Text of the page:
Valleys form because the transport capacity of a river exceeds its sediment supply. An incised-valley system is defined as a fluvially eroded, elongate topographic low that is characteristically larger than a single channel, and is marked by an abrupt seaward shift of depositional facies across a regionally mappable sequence boundary at its base. The fill typically begins to accumulate during the next baselevel rise, and it may contain deposits of the following highstand and subsequent sea-level cycles if the accommodation is not filled during the first sea-level cycle. Incised valleys may be formed by either a piedmont or a coastal-plain river and can exhibit a simple or compound fill. The erosion that creates many incised valleys is thought to be linked to relative sea-level fall, although climatically produced changes in discharge and/or sediment supply may independently cause incision, even in areas far removed from the coast. In the case of valleys in coastal areas, fluvial deposition typically begins at the mouth of the incised-valley system when sea level is at its lowest point and expands progressively farther up the valley as the transgression proceeds, producing depositional onlap in the valley. Based on the longitudinal distribution of broad depositional environments, the length of an incised valley can be divided into three segments. Ideally, the fill of the seaward portion of the incised-valley (segment 1) is characterized by backstepping (lowstand to transgressive) fluvial and estuarine deposits, overlain by transgressive marine deposits. The middle reach of the incised valley (segment 2) consists of the drowned-valley estuarine complex that existed at the time of maximum transgression, overlying a lowstand to transgressive succession of fluvial and estuarine deposits similar to those present in segment 1. The innermost reach of the incised valley (segment 3) is developed headward of the transgressive estuarine-marine limit and extends to the point where relative sea-level changes no longer controlled fluvial style (i.e., to the landward limit of sea-level-controlled incision). This segment contains only fluvial deposits; however, the fluvial style changes systematically due to changes in the rate of change of base level. The effect of base-level change decreases inland until eventually climatic, tectonic, and sediment-supply factors become the dominant controls on the fluvial system. In valleys far removed from the sea, the fill consists entirely of terrestrial deposits, but shows changes in fluvial style that are similar to those in segment 3, even though the stacking patterns are controlled more by local tectonics and climate.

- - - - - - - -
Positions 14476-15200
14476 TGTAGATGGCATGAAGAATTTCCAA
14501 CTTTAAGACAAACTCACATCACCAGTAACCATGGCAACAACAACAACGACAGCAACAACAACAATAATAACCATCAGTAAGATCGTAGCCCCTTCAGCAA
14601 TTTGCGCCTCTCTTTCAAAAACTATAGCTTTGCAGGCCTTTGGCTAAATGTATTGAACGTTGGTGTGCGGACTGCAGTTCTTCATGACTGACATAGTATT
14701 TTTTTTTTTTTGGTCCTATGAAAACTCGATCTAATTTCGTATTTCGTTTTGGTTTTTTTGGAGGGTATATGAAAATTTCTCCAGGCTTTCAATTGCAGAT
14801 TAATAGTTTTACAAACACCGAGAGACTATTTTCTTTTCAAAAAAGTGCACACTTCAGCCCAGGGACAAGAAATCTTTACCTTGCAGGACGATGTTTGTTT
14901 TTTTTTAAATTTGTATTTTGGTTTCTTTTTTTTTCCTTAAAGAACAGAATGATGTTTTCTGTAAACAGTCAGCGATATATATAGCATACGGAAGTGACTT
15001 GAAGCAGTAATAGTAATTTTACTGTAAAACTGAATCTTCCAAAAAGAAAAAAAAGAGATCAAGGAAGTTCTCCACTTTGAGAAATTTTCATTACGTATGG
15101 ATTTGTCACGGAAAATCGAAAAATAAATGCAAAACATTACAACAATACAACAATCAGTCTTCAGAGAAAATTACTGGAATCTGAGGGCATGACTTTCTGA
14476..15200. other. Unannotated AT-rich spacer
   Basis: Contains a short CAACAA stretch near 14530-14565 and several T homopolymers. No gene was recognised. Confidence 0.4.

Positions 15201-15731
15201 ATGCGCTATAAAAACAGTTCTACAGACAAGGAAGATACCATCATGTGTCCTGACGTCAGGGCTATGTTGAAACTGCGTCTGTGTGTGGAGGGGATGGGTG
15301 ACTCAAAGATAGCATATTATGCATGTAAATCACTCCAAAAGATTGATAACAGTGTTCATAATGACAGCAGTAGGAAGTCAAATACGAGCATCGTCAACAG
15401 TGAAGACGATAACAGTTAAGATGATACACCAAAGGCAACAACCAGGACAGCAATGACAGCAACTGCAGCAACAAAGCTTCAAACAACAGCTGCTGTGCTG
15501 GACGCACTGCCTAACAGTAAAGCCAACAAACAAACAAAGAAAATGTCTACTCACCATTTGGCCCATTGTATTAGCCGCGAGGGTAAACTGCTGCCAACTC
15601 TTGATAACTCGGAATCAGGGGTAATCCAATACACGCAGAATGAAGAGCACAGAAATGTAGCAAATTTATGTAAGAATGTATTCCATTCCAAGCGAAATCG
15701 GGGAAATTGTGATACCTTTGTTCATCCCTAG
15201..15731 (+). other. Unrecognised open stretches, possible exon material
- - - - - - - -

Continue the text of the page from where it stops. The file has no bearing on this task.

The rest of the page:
Recent and future development of estuarine and incised-valley facies models has emphasized the use of ichnology to recognize brackish-water deposits and the ability to subdivide compound valley fills on the basis of sediment composition. Imaging the valley and its fill has been greatly improved with 3D and 4D seismic techniques. Seabed mapping of modern estuaries has enabled detailed distributions of facies and morphology to be compiled, enhancing the ability to predict these features in ancient rocks. Our current set of facies models represents the early classification stage in the development of depositional models. The appropriate way forward appears to be a transformation from qualitative approaches to empirical and quantitative computer-based models with predictive capability, based on a thorough understanding of the dominant processes operating in each environment.

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SEPM Special Publication

Facies Models Revisited

Henry W. Posamentier
Henry W. Posamentier
Anadarko Petroleum Corporation, 1201 Lake Robbins Drive, The Woodlands, Texas 77380, U.S.A.
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Roger G. Walker
Roger G. Walker
Roger Walker Consulting Inc., 83 Scimitar View NW, Calgary, Alberta T3L 2B4, Canada
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SEPM Society for Sedimentary Geology
Volume
84
ISBN electronic:
9781565761216
Publication date:
January 01, 2006